Deep Dive

Deep Dive: Anthony Rizzo’s clutch double in Game 2 of 2016 World Series

10 months agoLance Brozdowski

Let’s chalk Game 1 of the 2016 World Series up to nerves.

The Cubs had not appeared in a World Series game since 1945 and ran into Corey Kluber, an Indians pitcher coming off two strong performances in the ALCS. They came into Game 2 still in search of their first run in the series after being shut out the night before.

Losing two on the road would put pressure on the team to win all their games at Wrigley Field, or be forced to return to Progressive Field for two do-or-die games. Every game of the World Series is pivotal, but Game 2 put a different kind of pressure on the Cubs. 

In the first inning, with Kris Bryant on first base after a single, Anthony Rizzo stepped to the plate against Trevor Bauer. Rizzo struggled through the first seven games of the Cubs’ run for the ring. He slashed only .077/.200/.077 through 30 plate appearances before breaking out in Game 4 of the NLCS with a huge home run at Dodger Stadium.

After his sluggish start, Rizzo finished the NLCS with three multi-hit games. He led the Cubs in average, on-base percentage and slugging during the World Series (min 20 at-bats). His at-bat against Bauer gave the Cubs their first run of the 2016 World Series and highlighted just how locked in Rizzo was.

Bauer has always been a methodical pitcher in his approach to hitters, even going so far in recent years to say exactly how he is approaching a specific hitter. His approach to Rizzo centered on throwing hard stuff up and in on Rizzo’s hands in 2016. Rizzo’s slugging percentage in this section of the strike zone was more than 200 points lower than any other part of zone in 2016.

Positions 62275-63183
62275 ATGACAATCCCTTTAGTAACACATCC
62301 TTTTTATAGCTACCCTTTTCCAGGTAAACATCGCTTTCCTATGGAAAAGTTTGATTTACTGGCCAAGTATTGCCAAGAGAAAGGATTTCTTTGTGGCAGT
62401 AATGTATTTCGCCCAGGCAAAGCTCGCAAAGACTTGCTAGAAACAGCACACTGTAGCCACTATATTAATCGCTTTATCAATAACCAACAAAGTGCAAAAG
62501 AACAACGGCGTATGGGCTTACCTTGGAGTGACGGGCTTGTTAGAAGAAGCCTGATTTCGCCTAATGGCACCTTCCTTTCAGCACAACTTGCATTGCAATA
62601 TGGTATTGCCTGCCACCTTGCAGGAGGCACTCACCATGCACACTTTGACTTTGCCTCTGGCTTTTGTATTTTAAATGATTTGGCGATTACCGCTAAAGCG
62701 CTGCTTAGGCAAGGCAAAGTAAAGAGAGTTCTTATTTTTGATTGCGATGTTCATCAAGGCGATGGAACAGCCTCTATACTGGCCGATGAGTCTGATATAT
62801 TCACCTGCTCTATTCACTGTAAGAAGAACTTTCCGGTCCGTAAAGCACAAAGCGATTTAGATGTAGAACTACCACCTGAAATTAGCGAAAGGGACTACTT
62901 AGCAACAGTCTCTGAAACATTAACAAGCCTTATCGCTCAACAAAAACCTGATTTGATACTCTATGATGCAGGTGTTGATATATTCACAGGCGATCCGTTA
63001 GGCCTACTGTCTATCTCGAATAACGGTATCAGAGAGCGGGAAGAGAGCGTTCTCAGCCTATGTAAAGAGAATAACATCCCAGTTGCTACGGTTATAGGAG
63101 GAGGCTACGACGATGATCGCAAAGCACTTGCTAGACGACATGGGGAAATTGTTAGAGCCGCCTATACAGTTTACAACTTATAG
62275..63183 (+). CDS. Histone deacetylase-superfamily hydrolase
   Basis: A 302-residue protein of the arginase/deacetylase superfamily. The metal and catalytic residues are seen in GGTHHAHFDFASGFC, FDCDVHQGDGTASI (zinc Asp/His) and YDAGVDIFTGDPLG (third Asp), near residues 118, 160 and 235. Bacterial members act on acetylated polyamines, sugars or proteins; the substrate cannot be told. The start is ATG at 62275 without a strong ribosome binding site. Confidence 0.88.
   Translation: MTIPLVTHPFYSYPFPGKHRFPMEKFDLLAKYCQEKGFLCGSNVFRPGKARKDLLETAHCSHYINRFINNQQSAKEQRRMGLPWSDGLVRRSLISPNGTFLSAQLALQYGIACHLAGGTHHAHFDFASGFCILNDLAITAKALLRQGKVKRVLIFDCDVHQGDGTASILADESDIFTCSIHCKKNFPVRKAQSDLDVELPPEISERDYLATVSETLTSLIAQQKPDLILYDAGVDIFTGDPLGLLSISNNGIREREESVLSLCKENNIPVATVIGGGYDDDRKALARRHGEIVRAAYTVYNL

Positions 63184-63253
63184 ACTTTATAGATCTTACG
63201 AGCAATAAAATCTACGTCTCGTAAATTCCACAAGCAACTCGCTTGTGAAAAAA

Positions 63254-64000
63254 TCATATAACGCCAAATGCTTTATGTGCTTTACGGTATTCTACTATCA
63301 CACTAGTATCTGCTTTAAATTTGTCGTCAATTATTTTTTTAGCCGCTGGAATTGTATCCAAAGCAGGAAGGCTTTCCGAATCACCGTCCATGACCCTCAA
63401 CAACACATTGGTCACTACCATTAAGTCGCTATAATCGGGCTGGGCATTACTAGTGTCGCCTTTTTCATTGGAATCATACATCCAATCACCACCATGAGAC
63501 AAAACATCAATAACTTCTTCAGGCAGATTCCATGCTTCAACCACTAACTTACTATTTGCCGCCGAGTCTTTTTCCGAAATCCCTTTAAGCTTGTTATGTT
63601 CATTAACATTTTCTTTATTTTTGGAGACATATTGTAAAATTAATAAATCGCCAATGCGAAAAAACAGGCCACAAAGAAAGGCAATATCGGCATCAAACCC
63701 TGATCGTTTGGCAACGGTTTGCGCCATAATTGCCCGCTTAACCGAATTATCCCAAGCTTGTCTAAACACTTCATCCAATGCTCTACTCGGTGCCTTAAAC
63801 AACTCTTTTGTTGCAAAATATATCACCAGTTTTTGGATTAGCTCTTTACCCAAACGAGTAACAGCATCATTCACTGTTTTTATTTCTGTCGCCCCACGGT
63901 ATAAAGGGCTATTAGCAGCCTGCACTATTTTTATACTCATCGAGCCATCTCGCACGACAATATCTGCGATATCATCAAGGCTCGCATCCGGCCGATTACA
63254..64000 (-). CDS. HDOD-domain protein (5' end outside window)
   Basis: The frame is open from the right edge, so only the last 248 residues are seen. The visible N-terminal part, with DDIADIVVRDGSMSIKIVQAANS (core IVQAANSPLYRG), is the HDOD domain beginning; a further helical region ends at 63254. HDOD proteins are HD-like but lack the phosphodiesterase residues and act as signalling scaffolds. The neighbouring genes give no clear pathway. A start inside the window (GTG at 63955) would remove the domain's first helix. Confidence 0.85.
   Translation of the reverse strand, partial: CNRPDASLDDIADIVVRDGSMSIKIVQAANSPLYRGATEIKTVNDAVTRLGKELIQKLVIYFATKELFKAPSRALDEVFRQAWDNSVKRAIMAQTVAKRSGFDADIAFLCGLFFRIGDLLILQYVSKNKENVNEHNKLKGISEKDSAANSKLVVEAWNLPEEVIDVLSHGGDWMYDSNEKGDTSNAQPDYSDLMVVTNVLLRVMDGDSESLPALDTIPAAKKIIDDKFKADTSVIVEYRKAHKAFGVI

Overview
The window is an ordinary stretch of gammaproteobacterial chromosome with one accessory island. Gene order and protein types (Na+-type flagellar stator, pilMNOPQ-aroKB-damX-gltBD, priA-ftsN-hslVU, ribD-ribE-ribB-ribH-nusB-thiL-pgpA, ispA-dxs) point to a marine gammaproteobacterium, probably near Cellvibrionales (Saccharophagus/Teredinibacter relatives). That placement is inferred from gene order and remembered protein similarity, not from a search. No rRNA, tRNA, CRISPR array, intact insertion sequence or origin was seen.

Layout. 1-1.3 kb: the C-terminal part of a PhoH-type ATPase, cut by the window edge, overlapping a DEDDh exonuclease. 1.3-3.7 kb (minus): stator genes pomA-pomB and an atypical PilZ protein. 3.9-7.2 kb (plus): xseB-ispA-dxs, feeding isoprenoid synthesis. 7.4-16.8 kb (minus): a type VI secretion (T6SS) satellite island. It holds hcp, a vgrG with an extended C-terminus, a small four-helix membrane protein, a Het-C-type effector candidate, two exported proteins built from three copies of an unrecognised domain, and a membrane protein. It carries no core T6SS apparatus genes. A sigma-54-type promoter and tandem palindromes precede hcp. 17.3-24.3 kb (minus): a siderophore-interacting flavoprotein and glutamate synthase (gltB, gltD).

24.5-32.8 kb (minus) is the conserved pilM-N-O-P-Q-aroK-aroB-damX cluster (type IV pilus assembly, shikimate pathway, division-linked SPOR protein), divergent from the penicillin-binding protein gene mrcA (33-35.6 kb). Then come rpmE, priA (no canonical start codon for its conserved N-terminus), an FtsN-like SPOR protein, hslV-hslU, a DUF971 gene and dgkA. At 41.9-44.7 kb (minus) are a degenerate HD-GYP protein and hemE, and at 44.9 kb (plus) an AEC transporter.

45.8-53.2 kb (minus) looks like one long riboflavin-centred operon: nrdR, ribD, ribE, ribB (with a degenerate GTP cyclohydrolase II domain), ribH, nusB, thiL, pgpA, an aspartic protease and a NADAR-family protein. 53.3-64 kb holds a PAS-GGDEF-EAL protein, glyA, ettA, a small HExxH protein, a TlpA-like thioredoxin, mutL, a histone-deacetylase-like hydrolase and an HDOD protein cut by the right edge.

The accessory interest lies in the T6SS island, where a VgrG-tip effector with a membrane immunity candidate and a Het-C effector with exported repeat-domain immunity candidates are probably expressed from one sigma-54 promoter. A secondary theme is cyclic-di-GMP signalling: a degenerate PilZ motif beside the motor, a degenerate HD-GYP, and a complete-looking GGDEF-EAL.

The problem for pitchers wanting to target Rizzo’s weakness is the small the margin of error. A few inches down from Rizzo’s up-and-in cold zone is a middle-in hot zone, where the lefty slugs nearly .600.

Rizzo took Strike 1 over the plate and then let a curveball bounce in the dirt for Ball 1. The next three pitches were in the exact zone Bauer was targeting — up and in. Rizzo fouled all of them off before letting another curveball bounce in the dirt for Ball 2. Then Bauer unleashed a 2-2 two-seam fastball that missed just slightly below the targeted up-and-in zone. Rizzo choked up, turned on the pitch and hammered it 104 mph to the right field wall.

Bauer had a plan and just missed one pitch. And the on-fire Rizzo took advantage. 

Another component of Rizzo’s RBI single was equally as impressive. Kris Bryant scored from first base, highlighting one of the most underappreciated aspects of his game: baserunning. From 2015 to 2017, he led the Cubs in a self-explanatory Fangraphs metric called baserunning runs above average. His 7.1 runs above average in 2016 remains the highest total of his career.

During the first four years of Bryant’s career, he was the fastest player on the Cubs (as measured by Baseball Savant’s sprint speed) twice and remained in the top three during each of those seasons.

In Game 7 of the World Series, Rizzo drove in Bryant on a similar play. Bryant reached nearly 20 mph or roughly 29 feet per second in that mad dash to the plate. For comparison, Nico Hoerner’s average sprint speed in 2019 was 28.7 feet per second. Bryant scored in Game 2 without a throw to the plate, but his jump off the bat and Cubs third base coach Gary Jones’ read that the throw from right field came into second base allowed Bryant to convert his speed to the Cubs first run of the World Series. 


  • Byron Buxton was the fastest baserunner per Baseball Savant’s sprint speed metric in 2016, running 30.8 feet per second on average (min 10 opportunities). Mookie Betts led the league in Fangraphs baserunning runs above average in 2016 with 10.6 runs (among qualified hitters).
  • The average double was hit 97.4 mph in 2016. Rizzo drove in the Cubs first run of the World Series with a 104 mph double. His hardest hit ball of the year was a 113.5 mph single on July 9, 2016 against Pirates reliever A.J. Schugel.

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